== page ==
NewsOK: Oklahoma City News, Sports, Weather & Entertainment

OSU's Hovland ready to battle Augusta

Advertisement
OSU's Victor Hovland putts during the  2018 NCAA Division I Men's Golf Championships at Karsten Creek Golf Club in Stillwater in May. Hovland, winner of the U.S. Amateur, will be playing in the Masters at Augusta National Golf Club this week. [Sarah Phipps/The Oklahoman]
OSU's Victor Hovland putts during the 2018 NCAA Division I Men's Golf Championships at Karsten Creek Golf Club in Stillwater in May. Hovland, winner of the U.S. Amateur, will be playing in the Masters at Augusta National Golf Club this week. [Sarah Phipps/The Oklahoman]

It’s not a stretch to say that Viktor Hovland might be the most accomplished male golfer to ever come out of Norway.

Hovland, a junior at Oklahoma State, won the U.S. Amateur last summer at Pebble Beach in dominating fashion to earn his spot in this week’s field at Augusta National Golf Club.

He’s the first Norwegian to ever tee it up at the Masters.

“If you’re playing golf at a higher level, as a Norwegian you’re going to do stuff that’s never been done before,” Hovland said last month at the Arnold Palmer Invitational. “I try not, in a way, to set the bar that low. I’m just trying to do the best I can and see how it goes.”

Soccer is the No. 1 sport in Norway – everybody skis, he quipped – but Hovland figured out at an early age that he might need to focus on another sport.

“In summer, kids only play soccer and then they realize they’re not good enough and try to play golf and do other stuff,” he said. “When I was growing up, all my friends at school wanted to be the world’s best soccer player. I wanted to be that, too, then I realized when I was 11 that wasn’t going to happen.”

LPGA star Suzann Pettersen is the country’s most decorated player, male or female. She has won 15 times on the LPGA Tour, including two majors.

Despite Norway’s obsession with soccer, the Masters still registers in the country.

“I always knew about it growing up,” Hovland said. “It’s arguably the biggest tournament in the world.”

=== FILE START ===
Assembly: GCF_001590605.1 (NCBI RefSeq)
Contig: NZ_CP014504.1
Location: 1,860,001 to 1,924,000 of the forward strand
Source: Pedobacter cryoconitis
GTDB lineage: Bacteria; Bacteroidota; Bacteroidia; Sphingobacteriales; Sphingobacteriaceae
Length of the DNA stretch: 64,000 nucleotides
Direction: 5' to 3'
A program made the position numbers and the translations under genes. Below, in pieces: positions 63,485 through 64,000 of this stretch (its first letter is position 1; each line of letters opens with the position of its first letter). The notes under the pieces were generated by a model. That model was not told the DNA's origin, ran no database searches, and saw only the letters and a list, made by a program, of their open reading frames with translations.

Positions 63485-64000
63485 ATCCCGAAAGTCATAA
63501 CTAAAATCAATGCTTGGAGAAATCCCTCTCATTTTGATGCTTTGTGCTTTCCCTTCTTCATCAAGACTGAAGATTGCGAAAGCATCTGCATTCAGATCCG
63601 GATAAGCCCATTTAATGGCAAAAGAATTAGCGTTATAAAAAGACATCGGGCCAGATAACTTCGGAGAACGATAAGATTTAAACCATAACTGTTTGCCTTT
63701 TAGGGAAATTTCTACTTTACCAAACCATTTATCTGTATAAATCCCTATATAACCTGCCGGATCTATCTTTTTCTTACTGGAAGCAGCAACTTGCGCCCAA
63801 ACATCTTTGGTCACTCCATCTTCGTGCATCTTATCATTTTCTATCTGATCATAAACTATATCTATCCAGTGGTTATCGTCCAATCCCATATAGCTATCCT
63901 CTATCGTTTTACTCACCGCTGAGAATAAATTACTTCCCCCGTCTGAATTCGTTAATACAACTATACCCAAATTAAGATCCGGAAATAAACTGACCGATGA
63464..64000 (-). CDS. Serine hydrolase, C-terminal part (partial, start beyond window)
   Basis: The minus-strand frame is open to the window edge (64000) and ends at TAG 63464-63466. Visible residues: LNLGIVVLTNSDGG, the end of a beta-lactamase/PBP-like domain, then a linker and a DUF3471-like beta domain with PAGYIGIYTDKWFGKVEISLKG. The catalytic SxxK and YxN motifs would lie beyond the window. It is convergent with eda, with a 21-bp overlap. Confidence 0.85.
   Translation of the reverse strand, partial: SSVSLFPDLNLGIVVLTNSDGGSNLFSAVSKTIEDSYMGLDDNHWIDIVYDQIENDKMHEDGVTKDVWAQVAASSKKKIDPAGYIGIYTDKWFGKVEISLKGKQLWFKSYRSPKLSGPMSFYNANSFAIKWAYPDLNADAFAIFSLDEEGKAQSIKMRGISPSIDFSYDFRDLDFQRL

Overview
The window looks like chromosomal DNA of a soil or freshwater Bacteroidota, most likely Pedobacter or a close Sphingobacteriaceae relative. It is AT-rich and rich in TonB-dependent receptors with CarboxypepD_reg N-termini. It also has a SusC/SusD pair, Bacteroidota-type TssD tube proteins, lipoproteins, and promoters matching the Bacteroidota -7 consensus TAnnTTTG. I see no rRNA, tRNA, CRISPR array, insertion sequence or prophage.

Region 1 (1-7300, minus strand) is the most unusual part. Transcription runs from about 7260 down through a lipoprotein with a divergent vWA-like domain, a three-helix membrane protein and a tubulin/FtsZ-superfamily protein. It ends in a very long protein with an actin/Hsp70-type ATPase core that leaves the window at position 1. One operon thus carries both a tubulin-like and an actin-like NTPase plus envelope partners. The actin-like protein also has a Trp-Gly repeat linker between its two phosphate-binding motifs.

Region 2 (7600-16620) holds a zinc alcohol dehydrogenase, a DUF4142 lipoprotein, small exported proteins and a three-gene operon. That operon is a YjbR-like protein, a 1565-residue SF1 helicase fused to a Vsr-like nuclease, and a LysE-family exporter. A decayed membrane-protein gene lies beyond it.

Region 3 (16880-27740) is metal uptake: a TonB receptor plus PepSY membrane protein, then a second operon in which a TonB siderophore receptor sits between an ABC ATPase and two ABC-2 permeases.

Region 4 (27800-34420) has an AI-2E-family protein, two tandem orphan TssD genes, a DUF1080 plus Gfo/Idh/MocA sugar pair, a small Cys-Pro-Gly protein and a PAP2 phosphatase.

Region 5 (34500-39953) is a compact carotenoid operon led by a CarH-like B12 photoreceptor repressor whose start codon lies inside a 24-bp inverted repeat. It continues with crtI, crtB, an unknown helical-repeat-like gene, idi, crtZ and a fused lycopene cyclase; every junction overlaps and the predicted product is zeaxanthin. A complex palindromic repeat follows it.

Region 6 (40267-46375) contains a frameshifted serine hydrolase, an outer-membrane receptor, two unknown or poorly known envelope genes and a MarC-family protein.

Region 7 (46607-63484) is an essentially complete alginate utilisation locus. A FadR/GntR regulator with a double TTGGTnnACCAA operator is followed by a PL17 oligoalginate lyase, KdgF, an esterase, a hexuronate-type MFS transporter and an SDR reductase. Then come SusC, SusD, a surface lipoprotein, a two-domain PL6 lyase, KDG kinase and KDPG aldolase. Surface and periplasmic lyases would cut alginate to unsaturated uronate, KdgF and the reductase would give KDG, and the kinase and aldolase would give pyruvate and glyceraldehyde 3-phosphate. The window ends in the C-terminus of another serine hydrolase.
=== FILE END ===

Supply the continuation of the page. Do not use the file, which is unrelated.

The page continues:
Hovland was so dominant in the U.S. Amateur that he tied the record for the fewest holes (104) played since the tournament went to its current format 40 years ago. He beat UCLA’s Devon Bling 6 and 5 to win the Havemeyer Trophy.

Hovland made the cut at the Arnold Palmer Invitational, and visited Augusta National in late March. He will use his college coach, Alan Bratton, as his caddie. He’s also received some advice from three-time Masters winner Phil Mickelson on putting.

“He said a lot of my stuff is looking good,” Hovland said. “Just a little thing with the stroke that leads me to push it sometimes.”

Hovland plans to turn professional after the U.S. Open, which will be held at Pebble Beach. He’s looking forward to returning to the site of his U.S. Amateur triumph.

“I think that just makes the most sense,” he said of turning pro. “The goal is to get on the PGA Tour as soon as possible, and I have five more exemptions left. I think that would make the most sense to turn pro after the U.S. Open.”

For now, he’s looking forward to a Thursday tee time with defending champion Patrick Reed if the traditional pairing holds.

Reed, a former Augusta State star, helped his team beat Oklahoma State twice in the NCAA Tournament. Hovland was asked about helping his school avenge those losses.

“Oh yeah,” Hovland said with a laugh. “We’ll just let the clubs speak for themselves.”

Comments